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  1. Astrobiology Graphic History – Issue #4!


    Panels from Astrobiology: The Story of our Search for Life in the Universe, Issue #4. Credit: NASA Astrobiology Panels from Astrobiology: The Story of our Search for Life in the Universe, Issue #4. Credit: NASA Astrobiology

    The fourth issue of the Astrobiology Graphic History book is now available! Download the digital version here (or the mobile-optimized version here)!

    Issue #4 maintains the gorgeous look and feel of the series, and continues the captivating story of Exo and Astrobiology. This installment explores astrobiology’s role in missions to the outer Solar System. See how science helped shape the exploration of gas giants and icy worlds beyond our system’s main asteroid belt.

    While spacecraft plied the distant corners of ...

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  1. NASA Astrobiology NPP Alumni Seminar Series: Sara Walker


    Sara Walker, assistant professor at Arizona State University. Credit: BEYOND, ASU Sara Walker, assistant professor at Arizona State University. Credit: BEYOND, ASU

    On February 3, 2014, Sara Walker of Arizona State University (ASU) will present the first in a series of seminars from alumni of the NASA Astrobiology NASA Postdoctoral Program (NPP). In her talk, “Information Hierarchies, Chemical Evolution and the Transition From Non-Living to Living Matter,” Walker will discuss topics related to the emergence of life… and how to define ‘almost life.’

    Sara Walker is an assistant professor at the BEYOND Center in the School of Earth and Space Exploration at ASU. Walker specializes in theoretical physics and astrobiology, and ...

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  1. David Grinspoon: Science and a Wisely Managed Earth


    Dr. David Grinspoon delivered the 2013 Carl Sagan Lecture presented at the American Geophysical Union meeting in San Francisco. An outgrowth of his work as the first NASA—Library of Congress Baruch S. Blumberg Chair in Astrobiology, the talk is entitled “Terra Sapiens: The Role of Science in Fostering a Wisely Managed Earth.”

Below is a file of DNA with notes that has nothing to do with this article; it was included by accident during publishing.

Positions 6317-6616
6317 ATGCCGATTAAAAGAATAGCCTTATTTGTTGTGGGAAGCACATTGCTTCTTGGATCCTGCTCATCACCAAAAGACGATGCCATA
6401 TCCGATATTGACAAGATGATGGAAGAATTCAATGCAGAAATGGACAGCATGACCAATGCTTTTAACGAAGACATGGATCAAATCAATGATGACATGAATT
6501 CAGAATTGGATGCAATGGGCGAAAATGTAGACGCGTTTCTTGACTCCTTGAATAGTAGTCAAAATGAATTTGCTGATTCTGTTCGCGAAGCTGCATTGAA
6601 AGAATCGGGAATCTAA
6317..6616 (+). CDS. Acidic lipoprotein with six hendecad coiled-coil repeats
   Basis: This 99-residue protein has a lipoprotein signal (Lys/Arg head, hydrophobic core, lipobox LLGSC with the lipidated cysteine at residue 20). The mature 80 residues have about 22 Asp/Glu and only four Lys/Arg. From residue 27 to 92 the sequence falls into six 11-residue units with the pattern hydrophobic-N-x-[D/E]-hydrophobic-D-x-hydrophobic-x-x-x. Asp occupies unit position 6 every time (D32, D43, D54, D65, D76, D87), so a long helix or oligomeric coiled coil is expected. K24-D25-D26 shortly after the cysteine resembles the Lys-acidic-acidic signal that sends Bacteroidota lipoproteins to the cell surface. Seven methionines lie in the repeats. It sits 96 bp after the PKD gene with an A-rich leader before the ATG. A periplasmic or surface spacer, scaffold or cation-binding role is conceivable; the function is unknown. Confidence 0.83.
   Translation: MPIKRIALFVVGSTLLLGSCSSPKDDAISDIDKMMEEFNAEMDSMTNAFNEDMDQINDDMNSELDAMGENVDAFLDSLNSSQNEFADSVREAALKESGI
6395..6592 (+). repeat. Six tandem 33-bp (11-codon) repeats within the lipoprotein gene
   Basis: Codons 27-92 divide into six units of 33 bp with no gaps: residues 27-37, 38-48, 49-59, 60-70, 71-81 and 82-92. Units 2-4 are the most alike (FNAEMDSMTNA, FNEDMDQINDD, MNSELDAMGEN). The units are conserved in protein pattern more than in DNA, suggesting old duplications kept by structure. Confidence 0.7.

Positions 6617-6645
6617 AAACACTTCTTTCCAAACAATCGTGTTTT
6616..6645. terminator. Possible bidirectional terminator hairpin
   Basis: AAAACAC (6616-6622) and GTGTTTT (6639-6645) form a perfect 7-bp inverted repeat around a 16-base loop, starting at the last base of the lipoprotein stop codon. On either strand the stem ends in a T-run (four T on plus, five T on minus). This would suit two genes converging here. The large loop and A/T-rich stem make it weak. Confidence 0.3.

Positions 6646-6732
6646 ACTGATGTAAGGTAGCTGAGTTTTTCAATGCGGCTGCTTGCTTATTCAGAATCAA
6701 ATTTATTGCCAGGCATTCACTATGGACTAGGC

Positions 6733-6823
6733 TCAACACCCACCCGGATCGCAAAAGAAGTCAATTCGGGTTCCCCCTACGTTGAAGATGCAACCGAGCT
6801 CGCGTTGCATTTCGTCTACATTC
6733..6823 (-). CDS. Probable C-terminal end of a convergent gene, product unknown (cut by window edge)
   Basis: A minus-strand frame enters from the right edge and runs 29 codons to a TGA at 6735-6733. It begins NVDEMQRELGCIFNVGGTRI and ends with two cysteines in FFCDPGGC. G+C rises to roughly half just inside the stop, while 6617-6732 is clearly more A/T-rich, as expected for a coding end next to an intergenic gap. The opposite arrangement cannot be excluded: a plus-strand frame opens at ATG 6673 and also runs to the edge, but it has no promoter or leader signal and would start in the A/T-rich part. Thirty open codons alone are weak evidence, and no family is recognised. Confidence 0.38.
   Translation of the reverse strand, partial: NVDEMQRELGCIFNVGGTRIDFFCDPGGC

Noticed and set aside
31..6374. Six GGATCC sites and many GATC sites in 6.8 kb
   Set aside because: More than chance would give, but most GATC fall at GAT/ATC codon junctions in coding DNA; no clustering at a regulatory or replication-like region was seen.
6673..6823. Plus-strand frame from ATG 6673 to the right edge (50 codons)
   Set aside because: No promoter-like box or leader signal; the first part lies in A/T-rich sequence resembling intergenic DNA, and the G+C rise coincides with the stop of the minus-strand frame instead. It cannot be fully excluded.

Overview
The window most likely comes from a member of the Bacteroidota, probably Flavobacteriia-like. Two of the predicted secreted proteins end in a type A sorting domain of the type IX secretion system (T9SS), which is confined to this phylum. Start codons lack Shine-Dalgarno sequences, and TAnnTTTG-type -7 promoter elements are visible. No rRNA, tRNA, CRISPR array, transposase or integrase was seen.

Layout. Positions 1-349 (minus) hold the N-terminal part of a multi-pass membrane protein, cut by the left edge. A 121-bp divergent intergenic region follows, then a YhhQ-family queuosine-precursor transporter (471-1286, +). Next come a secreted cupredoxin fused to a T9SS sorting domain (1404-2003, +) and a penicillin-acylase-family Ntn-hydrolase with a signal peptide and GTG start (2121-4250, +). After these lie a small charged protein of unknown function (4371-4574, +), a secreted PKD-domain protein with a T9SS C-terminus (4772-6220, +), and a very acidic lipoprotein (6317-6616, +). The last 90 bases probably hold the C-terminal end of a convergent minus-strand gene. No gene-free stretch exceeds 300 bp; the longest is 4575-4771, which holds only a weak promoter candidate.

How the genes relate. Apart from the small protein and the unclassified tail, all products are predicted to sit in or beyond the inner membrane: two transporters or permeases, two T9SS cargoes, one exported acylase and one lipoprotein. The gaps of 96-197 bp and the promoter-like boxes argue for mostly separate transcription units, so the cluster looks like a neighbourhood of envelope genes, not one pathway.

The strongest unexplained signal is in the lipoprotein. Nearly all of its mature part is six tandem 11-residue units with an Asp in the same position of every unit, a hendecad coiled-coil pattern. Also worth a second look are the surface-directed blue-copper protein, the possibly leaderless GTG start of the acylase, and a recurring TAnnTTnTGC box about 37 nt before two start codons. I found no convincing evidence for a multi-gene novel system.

Click here to watch a video of Dr. Grinspoon’s lecture.

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  1. The Oldest Signs of Life on Earth


    An example of wrinkle mats at the Dresser Formation. Credit: Wikicommons An example of wrinkle mats at the Dresser Formation. Credit: Wikicommons

    Scientists studying geological structures in Australia have found evidence of microbial life in 3.48 billion-year-old rocks. Their discovery could represent the oldest biosignatures yet identified on Earth.

    Nora Noffke of Old Dominion University first spotted what looked like a microbially-induced sedimentary structure (or MISS) while visiting Australia in 2008. The MISS structures were found in Western Australia’s Dresser Formation, which contains some of the oldest known rocks on Earth’s surface. The Dresser Formation is an active research site for scientists studying the ancient environment of Earth ...

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  1. The Evolution of Multicellularity: An Update


    The transition to multicellularity was one of a few major events in life’s history that created new opportunities for more complex biological systems to evolve. As this transition fundamentally changes what constitutes an individual, dissecting the steps in this transition remains a major challenge within evolutionary biology.

    Compared with other major transitions in evolution that occurred just once (for example, the origin of eukaryotes), multicellularity has evolved repeatedly. Most origins of multicellularity are ancient and transitional forms have been lost to extinction, so little is known about the potential for multicellularity to evolve from unicellular lineages, or the route ...